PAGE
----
- A personalized introduction
- The genre and title of the book
- A substantial hook
- A bio
- Thank you and conclusion
This letter is vital to send to publishers for a proper introduction of the author and their book. Developing a great query letter is simple but impactful.
Submitting The Perfect Manuscript
Once a publishing house has asked for either a partial or full copy of an author’s manuscript, they’ll be able to begin the publishing process.
Some things to remember are to keep professionalism high and be okay with rejections. An author will have rejections many more times than they’ll get accepted. Learning to be positive about rejections and continuing to submit proposals everywhere is important in the publishing world.
Obtaining an editor or literary agent during the process is also crucial to the relationship between the publisher and the author. Having help and mentorship throughout the journey will encourage and support the author.
Starting the Book Printing Process
There are several kinds of book printing: board printing and paper printing. Board book printing is a specialized, refined type of book printing service that is usually done for children’s books.
The process below is for traditional, paper book printing. Custom book printing takes several stages.
Step 1: Inscription
Rubber is burnt onto metal plates, inscribing text onto each surface. There’s usually a limit on how many pages are in the printing press at the same time–from 8 to 32 pages.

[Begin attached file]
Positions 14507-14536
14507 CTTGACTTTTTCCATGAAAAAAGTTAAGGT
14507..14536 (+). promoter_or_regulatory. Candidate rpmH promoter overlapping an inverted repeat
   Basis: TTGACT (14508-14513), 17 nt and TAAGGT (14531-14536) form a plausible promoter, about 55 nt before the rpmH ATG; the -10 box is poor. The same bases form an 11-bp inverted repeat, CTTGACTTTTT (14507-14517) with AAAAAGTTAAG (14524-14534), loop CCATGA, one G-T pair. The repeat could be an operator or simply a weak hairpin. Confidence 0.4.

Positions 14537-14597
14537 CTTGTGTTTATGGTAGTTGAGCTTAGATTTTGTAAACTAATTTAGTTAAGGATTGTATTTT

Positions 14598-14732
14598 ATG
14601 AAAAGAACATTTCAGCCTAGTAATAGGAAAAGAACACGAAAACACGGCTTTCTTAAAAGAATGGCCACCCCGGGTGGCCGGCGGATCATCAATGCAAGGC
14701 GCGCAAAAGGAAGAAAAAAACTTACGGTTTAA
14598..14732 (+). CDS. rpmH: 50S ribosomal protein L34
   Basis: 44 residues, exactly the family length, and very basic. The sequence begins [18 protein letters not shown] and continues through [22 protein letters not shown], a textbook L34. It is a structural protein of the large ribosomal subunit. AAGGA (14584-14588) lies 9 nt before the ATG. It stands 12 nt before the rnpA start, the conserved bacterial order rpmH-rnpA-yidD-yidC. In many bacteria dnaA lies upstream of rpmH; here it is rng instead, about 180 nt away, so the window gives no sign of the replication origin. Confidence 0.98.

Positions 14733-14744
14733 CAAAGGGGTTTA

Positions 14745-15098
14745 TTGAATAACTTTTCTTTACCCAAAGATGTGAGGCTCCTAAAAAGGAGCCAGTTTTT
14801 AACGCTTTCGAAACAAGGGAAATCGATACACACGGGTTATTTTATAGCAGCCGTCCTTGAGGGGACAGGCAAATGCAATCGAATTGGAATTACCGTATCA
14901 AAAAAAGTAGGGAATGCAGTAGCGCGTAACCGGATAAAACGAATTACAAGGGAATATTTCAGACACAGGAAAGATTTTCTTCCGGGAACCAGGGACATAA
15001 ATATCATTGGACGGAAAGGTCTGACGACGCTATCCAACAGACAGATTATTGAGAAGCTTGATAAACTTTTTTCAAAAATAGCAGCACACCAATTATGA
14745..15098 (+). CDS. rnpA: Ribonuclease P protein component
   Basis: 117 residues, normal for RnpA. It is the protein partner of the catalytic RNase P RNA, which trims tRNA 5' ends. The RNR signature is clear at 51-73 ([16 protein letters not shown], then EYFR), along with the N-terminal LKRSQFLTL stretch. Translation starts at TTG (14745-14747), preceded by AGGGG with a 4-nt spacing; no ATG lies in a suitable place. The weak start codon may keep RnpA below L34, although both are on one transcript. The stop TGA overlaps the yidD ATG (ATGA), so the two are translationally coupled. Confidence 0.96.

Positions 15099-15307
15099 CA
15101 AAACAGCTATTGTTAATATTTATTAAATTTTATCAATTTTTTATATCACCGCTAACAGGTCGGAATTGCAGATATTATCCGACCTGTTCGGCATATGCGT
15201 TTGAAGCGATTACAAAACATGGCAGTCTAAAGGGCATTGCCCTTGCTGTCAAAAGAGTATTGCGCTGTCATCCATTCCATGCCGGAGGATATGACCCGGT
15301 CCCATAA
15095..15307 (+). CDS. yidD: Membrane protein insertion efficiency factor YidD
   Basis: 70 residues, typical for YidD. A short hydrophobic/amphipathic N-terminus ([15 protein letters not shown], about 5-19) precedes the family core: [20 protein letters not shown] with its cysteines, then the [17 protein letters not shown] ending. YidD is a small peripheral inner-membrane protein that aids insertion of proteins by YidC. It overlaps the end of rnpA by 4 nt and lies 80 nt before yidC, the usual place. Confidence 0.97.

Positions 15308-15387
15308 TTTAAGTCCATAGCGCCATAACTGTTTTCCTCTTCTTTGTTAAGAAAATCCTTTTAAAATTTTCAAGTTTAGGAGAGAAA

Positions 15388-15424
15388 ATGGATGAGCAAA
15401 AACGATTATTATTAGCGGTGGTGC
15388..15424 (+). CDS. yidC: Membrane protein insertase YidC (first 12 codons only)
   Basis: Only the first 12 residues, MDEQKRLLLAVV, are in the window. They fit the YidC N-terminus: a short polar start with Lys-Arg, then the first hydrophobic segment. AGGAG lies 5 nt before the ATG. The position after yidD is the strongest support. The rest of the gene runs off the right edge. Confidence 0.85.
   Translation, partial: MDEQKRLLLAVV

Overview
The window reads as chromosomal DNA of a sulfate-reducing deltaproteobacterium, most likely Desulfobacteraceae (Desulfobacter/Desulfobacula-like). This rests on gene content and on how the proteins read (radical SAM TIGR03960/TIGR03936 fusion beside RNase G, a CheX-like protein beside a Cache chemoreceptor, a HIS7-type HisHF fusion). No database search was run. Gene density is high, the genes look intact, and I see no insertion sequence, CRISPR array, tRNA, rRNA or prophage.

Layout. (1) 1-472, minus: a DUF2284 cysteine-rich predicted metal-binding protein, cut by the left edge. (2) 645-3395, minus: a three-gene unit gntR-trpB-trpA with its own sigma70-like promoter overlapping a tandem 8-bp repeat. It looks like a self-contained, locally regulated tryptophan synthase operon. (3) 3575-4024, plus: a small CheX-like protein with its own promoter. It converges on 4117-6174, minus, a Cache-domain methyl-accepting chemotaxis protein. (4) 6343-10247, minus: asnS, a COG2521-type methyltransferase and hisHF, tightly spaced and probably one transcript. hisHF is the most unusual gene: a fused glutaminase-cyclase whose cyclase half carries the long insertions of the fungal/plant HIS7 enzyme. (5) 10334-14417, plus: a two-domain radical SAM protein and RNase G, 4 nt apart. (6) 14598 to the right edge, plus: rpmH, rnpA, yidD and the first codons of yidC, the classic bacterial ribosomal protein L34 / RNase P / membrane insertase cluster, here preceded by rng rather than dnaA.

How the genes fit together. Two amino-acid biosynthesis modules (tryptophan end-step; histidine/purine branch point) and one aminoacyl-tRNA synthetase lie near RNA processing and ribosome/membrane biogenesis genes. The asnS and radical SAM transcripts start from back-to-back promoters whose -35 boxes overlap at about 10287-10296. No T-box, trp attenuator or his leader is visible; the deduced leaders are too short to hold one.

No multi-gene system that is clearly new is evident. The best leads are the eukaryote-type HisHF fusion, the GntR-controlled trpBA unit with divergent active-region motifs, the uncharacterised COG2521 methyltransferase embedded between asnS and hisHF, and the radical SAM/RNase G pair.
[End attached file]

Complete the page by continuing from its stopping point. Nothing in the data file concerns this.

Because some plates are blank while loading pages onto a plate, it’s common to occasionally find blank pages in the front and/or back of a book.
Step 2: Printing
A printing press is usually a standing machine including a chain of rollers, called an “in-feed station.” This is to hold the author’s choice of paper (including custom weight, color, size, and width) in large sheets, ready for printing. These sheets can accommodate large print books to small sizes.
Once the in-feed station has been loaded and prepped, it begins moving at the same speed as the press, tightly unwinding paper and ensuring that it’s kept from wrinkling. The in-feed station passes paper through the print units, which includes a dampening system and an inking system.
The metal plates are coated in ink, then sprayed with water to remove excess ink (all the white space you see on a page). These metal plates will transfer the inked areas onto the print cylinder, effectively gluing the ink onto the paper reel.
After the pages have been properly inked, the paper will be cut, folded, and stacked, prepped to be bound.
Step 3: Developing the Cover
Book covers are printed in a special, separate printing press. Because of the unique types of materials and details a book cover has, it needs a specialized printer. Once the book cover has been printed and inspected, it’s ready to attach to the book.
Once the cover and the pages have been glued together, the whole book is trimmed and ready for packaging.
Ending the Printing Process With a Shiny New Book
Book printing is a process that has been around for ages–constantly growing and churning. There are thousands of books being printed daily, providing reading material to people of all ages.
If you enjoyed this article on book printing, check out more from our Books tab.